• Where work has been carried out and has been paid for, the court will carefully scrutinise any suggestion that there was in fact no contract. This is because as the transaction was performed on both sides it makes it unrealistic to argue that there was no intention to enter into legal relations.
  • Essentially, the same considerations apply to the determination of whether a letter of intent has contractual effect.
  • A letter of intent by itself is capable of giving rise to a free-standing contract which is separate from the projected contract. Therefore, although the fact of a letter of intent will generally show that a projected contract has not yet been concluded, that is not always the case, and it also does not follow that when services have been performed pursuant to a letter of intent that they are subject to no contractually binding obligation at all.

The court's decision

On the facts, Mr Justice Stuart-Smith concluded in relation to the contract formation issues that:

  • The intention of the architect's email of 5 July 2011 was to give a binding instruction to Feltham to carry out the works; and the instruction in the email gave sufficient certainty for the conclusion of a contract.
  • There was an acceptance of Feltham's tender dated 28 June 2011 for part of the Phase 3 works.
  • The contract concluded by the architect's email incorporated the standard form JCT Intermediate Building Contract with Contractor's Design 2005 (Revision 2, 2009).
  • The judge would have rejected any suggestion (had it been made) that Feltham carried out the Phase 3 works without there being any contract in existence at all.

The consequence of these conclusions by Mr Justice Stuart-Smith was that Feltham was liable to the claimants. Their claim for in excess of £3,500,000 in damages would be assessed later by the court if not agreed beforehand.


This decision illustrates and emphasises the importance of ensuring a formal contract is in place before any works are carried out. Had the claimants and Feltham signed a formal written contract before the Phase 3 works giving rise to the claim were carried out, the TCC would not have been required to undertake the time consuming and expensive exercise of considering and deciding these points.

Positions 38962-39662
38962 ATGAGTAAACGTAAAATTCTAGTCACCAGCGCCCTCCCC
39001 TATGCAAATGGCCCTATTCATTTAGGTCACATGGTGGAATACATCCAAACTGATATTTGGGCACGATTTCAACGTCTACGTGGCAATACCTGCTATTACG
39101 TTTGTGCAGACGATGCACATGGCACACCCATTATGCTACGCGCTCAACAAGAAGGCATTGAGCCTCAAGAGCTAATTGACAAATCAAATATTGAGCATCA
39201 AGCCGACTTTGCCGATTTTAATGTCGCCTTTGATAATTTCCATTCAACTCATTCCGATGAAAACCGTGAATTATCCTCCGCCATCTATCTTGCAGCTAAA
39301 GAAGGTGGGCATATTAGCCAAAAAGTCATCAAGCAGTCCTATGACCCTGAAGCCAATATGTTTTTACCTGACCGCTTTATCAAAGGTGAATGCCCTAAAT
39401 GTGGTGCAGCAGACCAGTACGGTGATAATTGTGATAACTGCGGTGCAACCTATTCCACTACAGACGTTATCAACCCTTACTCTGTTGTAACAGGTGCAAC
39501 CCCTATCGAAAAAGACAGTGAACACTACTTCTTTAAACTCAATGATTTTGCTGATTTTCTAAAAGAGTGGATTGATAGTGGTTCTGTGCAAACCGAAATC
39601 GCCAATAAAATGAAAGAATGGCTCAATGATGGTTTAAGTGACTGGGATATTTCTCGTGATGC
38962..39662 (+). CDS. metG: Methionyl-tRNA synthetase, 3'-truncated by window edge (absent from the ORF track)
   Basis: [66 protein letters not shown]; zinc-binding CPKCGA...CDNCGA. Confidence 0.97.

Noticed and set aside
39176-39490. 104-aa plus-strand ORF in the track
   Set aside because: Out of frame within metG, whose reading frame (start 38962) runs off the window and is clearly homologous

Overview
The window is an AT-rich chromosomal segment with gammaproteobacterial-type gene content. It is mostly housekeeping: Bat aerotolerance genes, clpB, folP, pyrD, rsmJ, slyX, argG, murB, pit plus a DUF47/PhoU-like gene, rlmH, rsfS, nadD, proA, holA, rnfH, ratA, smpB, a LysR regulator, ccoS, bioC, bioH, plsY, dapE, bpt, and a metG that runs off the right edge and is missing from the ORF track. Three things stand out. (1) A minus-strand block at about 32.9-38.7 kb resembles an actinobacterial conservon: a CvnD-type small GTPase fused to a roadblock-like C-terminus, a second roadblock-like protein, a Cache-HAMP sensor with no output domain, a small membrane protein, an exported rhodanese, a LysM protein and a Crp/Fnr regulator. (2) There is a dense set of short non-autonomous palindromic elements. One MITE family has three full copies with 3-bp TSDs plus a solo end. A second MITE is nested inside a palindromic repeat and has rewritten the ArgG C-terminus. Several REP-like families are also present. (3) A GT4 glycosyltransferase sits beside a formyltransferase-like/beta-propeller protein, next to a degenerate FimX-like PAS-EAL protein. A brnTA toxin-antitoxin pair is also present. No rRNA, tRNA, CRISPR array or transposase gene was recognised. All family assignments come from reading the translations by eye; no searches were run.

What the judge did not address in his judgment - because he did not need to do so on the facts - was the consequences on the claimants' claim of a finding that there was no contract at all with Feltham for the Phase 3 works. If the judge had found that there was, in fact, no contract between them then the claimants' claim in contract would naturally have failed. The effect of this could have been profound.

Key points

  • Although there are sometimes good reasons to start work on a construction project in advance of the finalisation of the contract documents, having a signed contract in place increases certainty and minimises risk.
  • Without a formal signed contract, disputes between the parties to the purported contract can (and frequently do) arise which require a court (or adjudicator, arbitrator etc) to decide whether or not the parties to the dispute have contracted with each other and, if so, on what terms.
  • The resolution of such disputes is invariably time consuming and expensive.
  • While the applicable legal principles are well-established, the factual background in each case is always highly relevant and the application of the relevant legal principles to the facts means that the outcome in any given case can never be guaranteed in advance.
  • If a court finds there is no contractual relationship at all between the parties to a claim then there can of course be no claim for breach of it, and this could have significant consequences. Nevertheless, an employer may still be liable to a contractor for the payment for any works it has properly carried out.